Veteran Amputee Softball Team Ready to Take on FBI
All-Veteran-Amputee Softball Team warming up pre-game at the University of Arizona, Tucson.
Who’s on first?
A Veteran…with courage, skill, and a ton of mental toughness.
On May 6, a dozen or so Veterans who have lost a limb…or two…will take the field against an able-bodied softball team from the FBI.
Last month, there was this history making All-Veteran-Amputee softball game hosted by the University of Arizona in Tucson. These guys played so well they’ve decided to come east and take on all comers.
And so far that includes able-bodied teams from the FBI, Walter Reed staff and the Naval Academy Varsity Sailing team at Annapolis. Later in the year, the Vet team will play the police and fire departments in New York City.
The first game will be Friday, May 6, at the George Mason University Softball Complex. (Full schedule and directions below.)
This all got started when David Van Sleet, VA Southwest Health Care Network prosthetics manager and softball coach, sent out an announcement of a congressionally funded training camp through the VA and Wounded Warrior Project seeking athletic, competitive amputee veterans with softball or baseball experience.
He got over 200 responses.
“There are a lot of rehabilitation events in the VA system, but very few are this active, highly competitive, athletic and a team sport — that’s what I think was missing in these guys’ lives,” Van Sleet said.
“They all wanted to be a member of a team again, but there really wasn’t that avenue anywhere for them to do that.”
The softball training camp in March brought 20 Veteran amputees together in what Van Sleet called an uplifting experience for everyone.
“The minute they met, there was an instant bond between them,” he said.
Army Vet Michael Meinen, catcher, gets an RBI in the intramural game.
Michael Meinen will be catching for the All-Amputee Team. An Army Veteran of Iraq, Mike lost a leg when a rocket hit his vehicle in an ambush near Fallujah. He had an RBI in the intramural game and is ready for the FBI.
He’s also ready for Veterans at the Amarillo VA Health Care System in his role as Chief of Prosthetic and Sensory Aids Service. In charge of the day-to-day operations of the service, he helps to arrange for everything from handheld computers to software for blind Veterans.
“My own experience helps me bond with the Vets. I can tell them I was there. They seem to relate better to someone with a similar story. I know they’re nervous and wondering about their future. I was.”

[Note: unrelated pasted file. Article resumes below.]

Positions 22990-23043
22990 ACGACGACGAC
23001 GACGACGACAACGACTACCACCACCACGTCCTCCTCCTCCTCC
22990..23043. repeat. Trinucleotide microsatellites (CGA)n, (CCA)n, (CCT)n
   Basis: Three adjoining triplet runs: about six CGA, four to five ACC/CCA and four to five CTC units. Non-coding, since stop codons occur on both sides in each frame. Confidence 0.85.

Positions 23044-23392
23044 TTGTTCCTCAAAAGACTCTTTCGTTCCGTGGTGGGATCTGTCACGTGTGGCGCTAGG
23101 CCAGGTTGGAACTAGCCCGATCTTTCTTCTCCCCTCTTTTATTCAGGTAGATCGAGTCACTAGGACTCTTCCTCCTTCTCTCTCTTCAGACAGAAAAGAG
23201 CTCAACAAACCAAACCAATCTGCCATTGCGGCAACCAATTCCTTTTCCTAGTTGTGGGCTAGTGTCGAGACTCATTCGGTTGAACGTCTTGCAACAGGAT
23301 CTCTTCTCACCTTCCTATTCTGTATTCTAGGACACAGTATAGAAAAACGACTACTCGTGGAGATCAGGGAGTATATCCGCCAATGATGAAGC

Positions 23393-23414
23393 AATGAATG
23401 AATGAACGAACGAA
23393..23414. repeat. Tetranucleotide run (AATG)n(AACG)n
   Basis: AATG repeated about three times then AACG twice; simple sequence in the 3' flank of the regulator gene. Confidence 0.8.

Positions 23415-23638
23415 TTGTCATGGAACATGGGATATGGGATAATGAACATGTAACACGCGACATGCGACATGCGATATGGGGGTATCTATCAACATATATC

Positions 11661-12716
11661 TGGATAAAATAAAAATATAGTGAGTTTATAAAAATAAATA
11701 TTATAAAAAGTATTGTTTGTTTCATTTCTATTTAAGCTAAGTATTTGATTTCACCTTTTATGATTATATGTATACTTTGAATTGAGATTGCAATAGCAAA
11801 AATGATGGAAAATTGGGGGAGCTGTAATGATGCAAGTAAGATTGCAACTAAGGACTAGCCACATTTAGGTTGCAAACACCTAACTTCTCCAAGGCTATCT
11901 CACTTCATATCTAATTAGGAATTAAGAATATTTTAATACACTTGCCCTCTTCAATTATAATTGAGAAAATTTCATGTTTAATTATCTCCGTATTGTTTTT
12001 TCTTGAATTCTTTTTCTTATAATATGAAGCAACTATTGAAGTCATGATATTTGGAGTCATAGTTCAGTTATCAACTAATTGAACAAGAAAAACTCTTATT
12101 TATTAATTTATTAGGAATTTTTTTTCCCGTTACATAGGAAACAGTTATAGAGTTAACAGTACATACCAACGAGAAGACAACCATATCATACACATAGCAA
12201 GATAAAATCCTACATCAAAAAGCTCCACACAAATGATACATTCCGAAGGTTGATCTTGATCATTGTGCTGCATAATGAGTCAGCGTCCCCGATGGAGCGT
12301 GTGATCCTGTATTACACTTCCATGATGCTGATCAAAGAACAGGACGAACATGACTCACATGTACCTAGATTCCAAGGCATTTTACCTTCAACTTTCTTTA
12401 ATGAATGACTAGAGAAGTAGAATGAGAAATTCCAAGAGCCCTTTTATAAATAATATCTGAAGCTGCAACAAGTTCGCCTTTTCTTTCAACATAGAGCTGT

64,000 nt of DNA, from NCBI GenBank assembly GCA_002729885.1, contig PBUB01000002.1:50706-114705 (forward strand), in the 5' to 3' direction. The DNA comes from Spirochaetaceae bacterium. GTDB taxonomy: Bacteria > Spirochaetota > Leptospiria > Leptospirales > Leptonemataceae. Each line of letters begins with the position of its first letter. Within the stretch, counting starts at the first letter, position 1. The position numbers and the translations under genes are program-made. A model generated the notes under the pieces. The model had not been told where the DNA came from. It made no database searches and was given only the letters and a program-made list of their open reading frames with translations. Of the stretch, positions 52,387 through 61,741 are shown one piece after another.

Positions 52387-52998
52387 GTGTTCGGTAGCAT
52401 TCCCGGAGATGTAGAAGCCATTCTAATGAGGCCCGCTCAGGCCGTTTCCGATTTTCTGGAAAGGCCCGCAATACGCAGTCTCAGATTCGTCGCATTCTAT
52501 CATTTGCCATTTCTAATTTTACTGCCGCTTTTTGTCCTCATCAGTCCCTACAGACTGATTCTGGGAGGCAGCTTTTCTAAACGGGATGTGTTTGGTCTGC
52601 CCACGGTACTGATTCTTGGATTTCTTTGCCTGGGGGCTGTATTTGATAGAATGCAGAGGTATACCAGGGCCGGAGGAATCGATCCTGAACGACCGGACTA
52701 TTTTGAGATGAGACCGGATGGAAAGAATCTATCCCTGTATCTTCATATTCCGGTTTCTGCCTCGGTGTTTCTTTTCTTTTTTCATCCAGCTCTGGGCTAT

Along with the trip back east for the games, the Idaho native will also celebrate this summer his 10th wedding anniversary with his wife Amber who, along with his “beautiful daughters” Abigail and Madison, get the credit for helping him make it through rehab and the tough times after he returned from combat.
Josh Wege, Marine Veteran and pitcher, lost both of his legs below the knee in combat in Afghanistan.
Josh Wege, a handsome young Marine Veteran, took time from his transitioning out of Walter Reed Army Medical Center to pitch in the All-Amputee game. It helped his team that he was one of the real jocks on his squad, having lettered in football and baseball (.300) in high school in Wisconsin.
Josh lost both of his legs below the knee in combat in Afghanistan. He was helped throughout his rehabilitation with visits from his family, especially a long stay by his twin brother, “who took it all pretty hard, but he got used to it,” Josh remembers.
He describes his experiences with the strong detachment of a person determined to make the best of his situation. “I dream in prosthetics. Sure, I had your predicable depression at first but I decided to just suck it up and realized that, compared to some of the other guys, I didn’t have it that bad.”
He plans to translate that courageous perspective into a career helping others. “I want to major in psychology in college and then help people get through ordeals that may seem insurmountable to them at first.”
The former MP, who is also starting to pick up a few guitar chords, does not hesitate to say, “I’d do it all over again. It was my purpose in life.”
Josh attributes his strength and resolve to “trust in God. He touched my life. I’ve learned that everything is not in my control.”
David Van Sleet
David Van Sleet has been working with prosthetics for more than three decades and involved with softball even longer.
It was inevitable that the Veterans Affairs Southwest prosthetics manager and Army veteran would combine his two passions, and the Wounded Warrior Amputee Softball team was born.
Van Sleet said he hoped the softball games will bring awareness of the sacrifices made by the military and the price many Veterans continue to pay for their service.
“Even though these guys suffered a serious setback, they’re able to overcome it, persevere and move forward,” he said.
“I’m a little slower than I used to be, but otherwise I really don’t see a difference. I get to park in the front row now — that’s about it”
— Will Silva, Marine Corps Veteran
And how have the Veterans reacted to participating in the games?
A few excerpts from letters they sent David:
“I don’t know if you’ll ever know how much you did for the 20 guys that participated last week. I think we’re all still on a cloud.”
“I’ve carried a chip on my shoulder for a long time thinking I was good enough to play ball but never getting a chance to prove it. Thank you for giving me that chance and bringing me that peace of mind.”
“David, you definitely made my year with that camp. I can't think of anything besides my family that makes me that happy.”
Army Veteran Norberto Lara, outfielder, sent one “outtahere!” Then left for Germany to tell the troops about the Wounded Warrior Project.
The Full Schedule
For a dramatic look at the history making game: Video on YouTube. VA is not responsible for external website content.